Building on the achievements of our Southern Africa Fogarty AIDS International Training and Research Program and our NCI-funded T32 and R25 cancer research training programs, we have developed a program specifically designed to develop capacity within South Africa for research on HIV-related malignancies. The Columbia University-South Africa Training Program for Research on AIDS-related Malignancies (CUSATPRAM) is funded by the National Cancer Institute and the Fogarty International Center, National Institutes of Health, USA. We have a formal collaboration with investigators at the University of KwaZulu/Natal (UKZN) in Durban, Stellenbosch University in Cape Town, and University of the Witwatersrand (Wits) in Johannesburg, but we welcome applicants from other institutions in South Africa as well.
In sub-Saharan Africa, Kaposi sarcoma (KS) and non-Hodgkin lymphoma (NHL) incidence and mortality rates have risen dramatically as the HIV/AIDS epidemic has evolved. In the developed world, cervical cancer is also HIV-related, but sub-Saharan Africa had among the world’s highest cervical cancer rates even before the HIV/AIDS epidemic. Access to anti-retroviral therapy and survival with AIDS are improving, but HIV-related malignancies are an increasingly urgent public health problem for men, women, and children in South Africa. Moreover, given its high prevalence, HIV may play a role in the etiology, treatment, or outcome of all malignancies in South Africa.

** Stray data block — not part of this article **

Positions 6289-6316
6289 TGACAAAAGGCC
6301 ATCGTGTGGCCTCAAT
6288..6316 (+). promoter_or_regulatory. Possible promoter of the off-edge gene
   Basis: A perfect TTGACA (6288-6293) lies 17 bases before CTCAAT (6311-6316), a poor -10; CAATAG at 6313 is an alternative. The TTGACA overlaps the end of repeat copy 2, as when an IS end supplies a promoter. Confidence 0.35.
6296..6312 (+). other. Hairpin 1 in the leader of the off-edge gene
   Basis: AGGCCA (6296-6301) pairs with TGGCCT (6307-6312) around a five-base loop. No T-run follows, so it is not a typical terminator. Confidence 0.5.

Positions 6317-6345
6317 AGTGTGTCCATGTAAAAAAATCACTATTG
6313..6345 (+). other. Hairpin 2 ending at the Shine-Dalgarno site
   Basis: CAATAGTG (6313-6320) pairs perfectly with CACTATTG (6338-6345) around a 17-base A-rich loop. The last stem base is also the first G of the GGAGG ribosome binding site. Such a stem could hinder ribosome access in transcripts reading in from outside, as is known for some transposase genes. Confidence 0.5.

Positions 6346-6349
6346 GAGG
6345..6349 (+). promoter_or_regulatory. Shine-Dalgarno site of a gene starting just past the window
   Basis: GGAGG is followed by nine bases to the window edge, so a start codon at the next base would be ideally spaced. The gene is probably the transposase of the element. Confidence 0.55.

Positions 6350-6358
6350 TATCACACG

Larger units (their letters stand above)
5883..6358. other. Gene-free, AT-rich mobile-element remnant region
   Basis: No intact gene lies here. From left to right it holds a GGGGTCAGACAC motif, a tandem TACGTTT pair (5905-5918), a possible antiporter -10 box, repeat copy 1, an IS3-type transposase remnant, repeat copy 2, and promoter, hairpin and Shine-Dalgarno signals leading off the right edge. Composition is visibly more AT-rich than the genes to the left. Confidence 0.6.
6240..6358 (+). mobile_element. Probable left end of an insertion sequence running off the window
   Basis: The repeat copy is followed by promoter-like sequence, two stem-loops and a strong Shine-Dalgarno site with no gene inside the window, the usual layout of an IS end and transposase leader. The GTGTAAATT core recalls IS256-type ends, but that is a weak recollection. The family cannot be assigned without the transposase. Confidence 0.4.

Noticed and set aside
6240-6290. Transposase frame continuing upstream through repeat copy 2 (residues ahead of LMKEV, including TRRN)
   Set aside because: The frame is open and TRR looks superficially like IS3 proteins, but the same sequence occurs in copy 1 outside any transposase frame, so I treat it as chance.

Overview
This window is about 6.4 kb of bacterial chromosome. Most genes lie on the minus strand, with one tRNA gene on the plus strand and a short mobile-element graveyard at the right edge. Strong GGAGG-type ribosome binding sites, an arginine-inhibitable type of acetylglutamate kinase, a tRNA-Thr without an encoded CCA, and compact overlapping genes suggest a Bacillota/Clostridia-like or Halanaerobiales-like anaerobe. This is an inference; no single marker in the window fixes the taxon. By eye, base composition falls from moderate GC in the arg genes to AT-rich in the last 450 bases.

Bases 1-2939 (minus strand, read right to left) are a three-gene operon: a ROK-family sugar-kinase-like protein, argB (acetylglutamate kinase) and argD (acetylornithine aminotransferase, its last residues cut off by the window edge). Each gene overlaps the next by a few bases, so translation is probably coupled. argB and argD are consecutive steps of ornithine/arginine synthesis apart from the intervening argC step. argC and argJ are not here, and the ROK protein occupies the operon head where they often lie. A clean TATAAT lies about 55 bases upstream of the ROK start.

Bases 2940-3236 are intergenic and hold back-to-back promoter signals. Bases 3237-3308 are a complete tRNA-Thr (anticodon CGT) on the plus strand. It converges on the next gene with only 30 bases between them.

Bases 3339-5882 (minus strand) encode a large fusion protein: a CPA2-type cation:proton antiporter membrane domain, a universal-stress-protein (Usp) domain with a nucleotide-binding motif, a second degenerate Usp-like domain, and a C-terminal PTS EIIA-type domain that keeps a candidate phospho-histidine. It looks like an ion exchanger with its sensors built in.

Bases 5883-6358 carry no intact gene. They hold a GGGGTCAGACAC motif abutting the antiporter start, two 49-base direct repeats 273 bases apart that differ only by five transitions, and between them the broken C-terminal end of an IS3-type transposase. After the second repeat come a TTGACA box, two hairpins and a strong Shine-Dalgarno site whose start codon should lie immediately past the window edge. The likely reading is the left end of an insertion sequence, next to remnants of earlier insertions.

The aims of our training program are:
Our leading cancer and HIV epidemiologists, oncologists, and laboratory scientists work with the pre- and postdoctoral trainees and with colleagues in South Africa who are providing clinical care, conducting trials, and collecting specimens for study. Trainees take courses at CU and/or the collaborating universities in South Africa. Some trainees may acquire specific expertise in needed laboratory techniques; others may be trained in patient-oriented clinical research or public-health oriented epidemiology (potentially applicable to building a much-needed population-based cancer registry). All trainees receive mentoring from our faculty, and all participants are committed to building long-term collaborations and research capacity on HIV-related malignancies in resource-limited settings (e.g., development of a quick, low-cost KS test).
The purpose of our program is to strengthen the capacity to conduct research on HIV-associated malignancies in South Africa. For that purpose, six priority research training needs have been identified: